Over the past 18 months, we have focused on expanding developer resources and advocacy to make building on Liquid more accessible.
The initiative includes a comprehensive developer portal that provides easy access to the tools that you can use to start building on Liquid. A documentation site—an extension of the developer portal—that offers technical overviews and how-to guides on popular software and features. And the Build On L2 community, which provides a forum for Liquid enthusiasts and developers to connect, share ideas, and collaborate on projects.
Today, we continue this initiative with the launch of a new video tutorial series called Elements Academy—aimed at making it even easier for users to grok the basics of Bitcoin's leading sidechain.
Elements Academy will be available on two platforms: Build On L2 (BOL2) and YouTube. We recommend using the BOL2 version as it offers text-based learning, a progress tracker, and quizzes embedded in each section for greater convenience. However, to use the BOL2 version, you will need to create a username, which can be a pseudonym if you prefer. If you opt for the YouTube version, you can still access the quizzes by checking the description box. You can start with the introduction below:
Goal and Course Content
The goal of Elements Academy is to introduce and explain the key concepts of Elements, the open-source platform used to build Liquid and other Bitcoin sidechains. Elements also has the power to create standalone blockchains or, if so inclined, to test your own proof-of-concept project.
If you have ever used the
bitcoind API, then Elements will feel right at home. Elements is built on top of the Bitcoin codebase, and it shares roughly 80% of its code with Bitcoin Core. This means that it inherits many of Bitcoin’s RPCs, and you can operate an Elements node using the same commands that you would use on a Bitcoin one.
At launch, Elements Academy comprises ten sections with a total of 30 lessons. Each section includes learning through text and a video that ends in a short quiz so you can quickly test your knowledge. The coursework is as follows:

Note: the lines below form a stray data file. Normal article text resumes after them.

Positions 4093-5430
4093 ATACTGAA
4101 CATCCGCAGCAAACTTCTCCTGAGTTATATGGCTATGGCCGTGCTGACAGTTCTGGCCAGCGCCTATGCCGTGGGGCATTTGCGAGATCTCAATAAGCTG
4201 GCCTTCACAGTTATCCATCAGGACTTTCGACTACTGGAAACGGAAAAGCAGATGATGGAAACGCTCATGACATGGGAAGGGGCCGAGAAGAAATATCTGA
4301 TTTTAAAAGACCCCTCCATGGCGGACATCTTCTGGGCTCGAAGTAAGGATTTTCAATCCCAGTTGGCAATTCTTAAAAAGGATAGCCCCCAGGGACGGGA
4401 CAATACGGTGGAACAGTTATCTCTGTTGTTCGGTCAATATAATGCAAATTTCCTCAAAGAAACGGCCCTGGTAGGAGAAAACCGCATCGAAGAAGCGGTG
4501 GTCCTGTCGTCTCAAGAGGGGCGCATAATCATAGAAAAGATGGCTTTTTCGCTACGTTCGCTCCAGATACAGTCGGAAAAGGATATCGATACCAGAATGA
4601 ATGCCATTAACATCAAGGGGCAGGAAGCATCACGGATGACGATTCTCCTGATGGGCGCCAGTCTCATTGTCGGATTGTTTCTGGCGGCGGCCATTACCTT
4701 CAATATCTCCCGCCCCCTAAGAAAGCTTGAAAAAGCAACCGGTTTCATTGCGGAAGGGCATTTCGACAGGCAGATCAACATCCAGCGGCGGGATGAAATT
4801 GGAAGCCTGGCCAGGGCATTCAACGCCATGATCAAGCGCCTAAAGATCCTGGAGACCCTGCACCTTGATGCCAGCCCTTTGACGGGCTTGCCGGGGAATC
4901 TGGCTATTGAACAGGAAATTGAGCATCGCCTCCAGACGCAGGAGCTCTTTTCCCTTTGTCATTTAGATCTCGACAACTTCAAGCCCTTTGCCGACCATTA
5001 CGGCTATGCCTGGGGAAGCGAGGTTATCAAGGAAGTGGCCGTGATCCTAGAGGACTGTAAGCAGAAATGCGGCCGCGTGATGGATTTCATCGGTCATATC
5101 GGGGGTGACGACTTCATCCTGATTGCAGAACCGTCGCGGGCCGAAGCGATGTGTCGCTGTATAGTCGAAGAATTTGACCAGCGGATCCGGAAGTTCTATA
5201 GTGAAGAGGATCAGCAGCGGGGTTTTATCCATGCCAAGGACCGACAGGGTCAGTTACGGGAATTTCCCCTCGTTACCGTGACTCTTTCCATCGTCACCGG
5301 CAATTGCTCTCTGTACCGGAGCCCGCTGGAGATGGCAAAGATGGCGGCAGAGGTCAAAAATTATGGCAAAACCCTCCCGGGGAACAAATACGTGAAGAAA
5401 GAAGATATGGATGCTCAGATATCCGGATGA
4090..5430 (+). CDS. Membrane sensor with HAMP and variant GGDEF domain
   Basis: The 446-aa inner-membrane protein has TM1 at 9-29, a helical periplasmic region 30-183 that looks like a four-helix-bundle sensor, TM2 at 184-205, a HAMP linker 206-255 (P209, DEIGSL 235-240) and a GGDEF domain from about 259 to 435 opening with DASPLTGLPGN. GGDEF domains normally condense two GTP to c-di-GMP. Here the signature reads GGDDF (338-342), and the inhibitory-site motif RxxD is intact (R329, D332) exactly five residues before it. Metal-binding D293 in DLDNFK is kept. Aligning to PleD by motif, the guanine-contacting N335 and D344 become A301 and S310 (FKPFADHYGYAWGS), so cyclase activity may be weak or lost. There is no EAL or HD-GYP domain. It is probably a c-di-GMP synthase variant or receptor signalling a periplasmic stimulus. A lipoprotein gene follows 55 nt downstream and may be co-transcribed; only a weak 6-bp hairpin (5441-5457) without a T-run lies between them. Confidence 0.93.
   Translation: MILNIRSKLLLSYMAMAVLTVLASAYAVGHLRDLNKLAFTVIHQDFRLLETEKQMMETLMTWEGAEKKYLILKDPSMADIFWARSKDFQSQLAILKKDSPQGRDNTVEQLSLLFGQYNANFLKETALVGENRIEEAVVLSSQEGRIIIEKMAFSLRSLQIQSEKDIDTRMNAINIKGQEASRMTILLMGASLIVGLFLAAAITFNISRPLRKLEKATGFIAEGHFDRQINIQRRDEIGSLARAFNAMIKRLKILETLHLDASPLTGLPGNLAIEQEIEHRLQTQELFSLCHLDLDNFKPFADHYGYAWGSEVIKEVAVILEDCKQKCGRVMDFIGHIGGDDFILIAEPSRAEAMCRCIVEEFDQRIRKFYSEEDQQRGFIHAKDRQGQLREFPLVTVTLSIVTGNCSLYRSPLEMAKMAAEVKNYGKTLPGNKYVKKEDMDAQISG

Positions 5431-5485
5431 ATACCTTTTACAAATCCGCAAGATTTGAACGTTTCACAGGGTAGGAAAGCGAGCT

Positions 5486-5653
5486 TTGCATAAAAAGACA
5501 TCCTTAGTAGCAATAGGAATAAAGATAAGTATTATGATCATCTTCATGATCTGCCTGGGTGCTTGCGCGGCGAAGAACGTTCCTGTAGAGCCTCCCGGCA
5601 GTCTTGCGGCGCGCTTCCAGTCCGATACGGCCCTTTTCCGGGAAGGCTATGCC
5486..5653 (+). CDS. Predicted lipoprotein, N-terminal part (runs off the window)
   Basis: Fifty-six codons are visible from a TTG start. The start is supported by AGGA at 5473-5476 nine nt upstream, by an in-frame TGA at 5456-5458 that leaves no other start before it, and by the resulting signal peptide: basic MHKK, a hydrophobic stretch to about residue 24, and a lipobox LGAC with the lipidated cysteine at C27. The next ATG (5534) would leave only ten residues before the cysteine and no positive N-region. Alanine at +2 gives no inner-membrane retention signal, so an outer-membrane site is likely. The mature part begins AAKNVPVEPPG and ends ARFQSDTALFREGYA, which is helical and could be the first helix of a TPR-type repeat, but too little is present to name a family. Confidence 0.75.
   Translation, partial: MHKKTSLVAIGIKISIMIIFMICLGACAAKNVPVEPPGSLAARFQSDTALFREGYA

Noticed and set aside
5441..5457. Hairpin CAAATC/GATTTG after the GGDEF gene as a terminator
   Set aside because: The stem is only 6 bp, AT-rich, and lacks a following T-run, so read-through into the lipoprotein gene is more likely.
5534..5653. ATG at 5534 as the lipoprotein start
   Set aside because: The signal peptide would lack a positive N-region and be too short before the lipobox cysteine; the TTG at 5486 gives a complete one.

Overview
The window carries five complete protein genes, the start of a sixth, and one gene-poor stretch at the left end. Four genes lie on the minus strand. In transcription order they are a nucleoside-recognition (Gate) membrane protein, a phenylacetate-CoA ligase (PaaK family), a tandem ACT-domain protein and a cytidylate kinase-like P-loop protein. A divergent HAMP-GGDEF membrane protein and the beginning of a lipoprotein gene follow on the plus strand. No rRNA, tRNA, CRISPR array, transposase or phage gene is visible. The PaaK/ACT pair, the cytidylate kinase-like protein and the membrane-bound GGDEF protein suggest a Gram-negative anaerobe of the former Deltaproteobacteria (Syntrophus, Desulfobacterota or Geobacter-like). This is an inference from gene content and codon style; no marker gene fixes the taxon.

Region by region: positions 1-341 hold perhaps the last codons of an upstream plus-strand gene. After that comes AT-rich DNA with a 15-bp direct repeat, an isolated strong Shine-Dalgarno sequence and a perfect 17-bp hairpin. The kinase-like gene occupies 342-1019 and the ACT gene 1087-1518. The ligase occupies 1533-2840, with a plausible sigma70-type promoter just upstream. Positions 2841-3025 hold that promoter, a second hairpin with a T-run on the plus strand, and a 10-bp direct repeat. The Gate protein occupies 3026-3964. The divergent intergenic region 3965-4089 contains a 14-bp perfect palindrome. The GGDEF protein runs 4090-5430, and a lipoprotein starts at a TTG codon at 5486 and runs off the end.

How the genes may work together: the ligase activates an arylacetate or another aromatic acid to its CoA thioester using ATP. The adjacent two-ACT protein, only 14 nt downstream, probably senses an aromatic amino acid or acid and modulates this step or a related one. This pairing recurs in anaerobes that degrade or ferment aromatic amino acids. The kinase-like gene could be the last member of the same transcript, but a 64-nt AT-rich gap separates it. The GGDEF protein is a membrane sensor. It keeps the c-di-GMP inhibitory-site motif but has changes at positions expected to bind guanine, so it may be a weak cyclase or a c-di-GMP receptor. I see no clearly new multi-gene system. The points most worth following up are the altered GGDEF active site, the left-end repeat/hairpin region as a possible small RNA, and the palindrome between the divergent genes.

- Elements Overview: A brief history of Elements and its origins as a Bitcoin codebase fork that enables sidechains with customizable consensus rules and features such as asset issuance.
- How Elements Works: How features such as block signing and Confidential Transactions solve many issues with blockchains, including transaction latency, lack of privacy, and risk to fungibility.
- Setting up and Running Elements: Explores the various Elements node software, such as
elements-cli, and more.
- Confidential Transactions: How transaction amounts and asset types are blinded with a blinding key and how to use the blinding key to unblind values within a Confidential Transaction.
- Issued Assets: How to create, label, and send your own asset over the network.
- Reissuing and Destroying Assets: How to increase or decrease the supply of an already issued asset.
- Block Signing: How Elements uses a federation of signatories, called Block Signers, to sign and create blocks in a reliable and timely manner.
- Elements as a Sidechain: Initialize the Elements platform as a sidechain by using the
- Elements as a Standalone Blockchain: How to run Elements as a standalone blockchain, with no links or references to Bitcoin at all.
- Elements Academy Review: Recap with a comprehensive test covering all previous sections.
After completing the course, you should have a strong understanding of the main features of Elements, such as Confidential Transactions and Issued Assets, and the basic commands needed to interact with the network using the
Commitment and Future Plans
The progress made with the new developer resources are a strong foundation we hope to build on going forward. However, we acknowledge that there are still some areas that need to be addressed. To help bridge this gap, we plan to expand upon this initial release of Elements Academy by adding new tutorials and content. Additionally, we will continue to build out the developer portal and documentation site and share new toolkits, SDKs, and libraries from the community, which will be a valuable resource for new developers looking to work with Liquid.
For any feedback and to let us know what developer tools or tutorials we should add or can improve on, please reach out to us on BOL2, X at Chase or James, or drop a message in the Liquid Developer Telegram chat.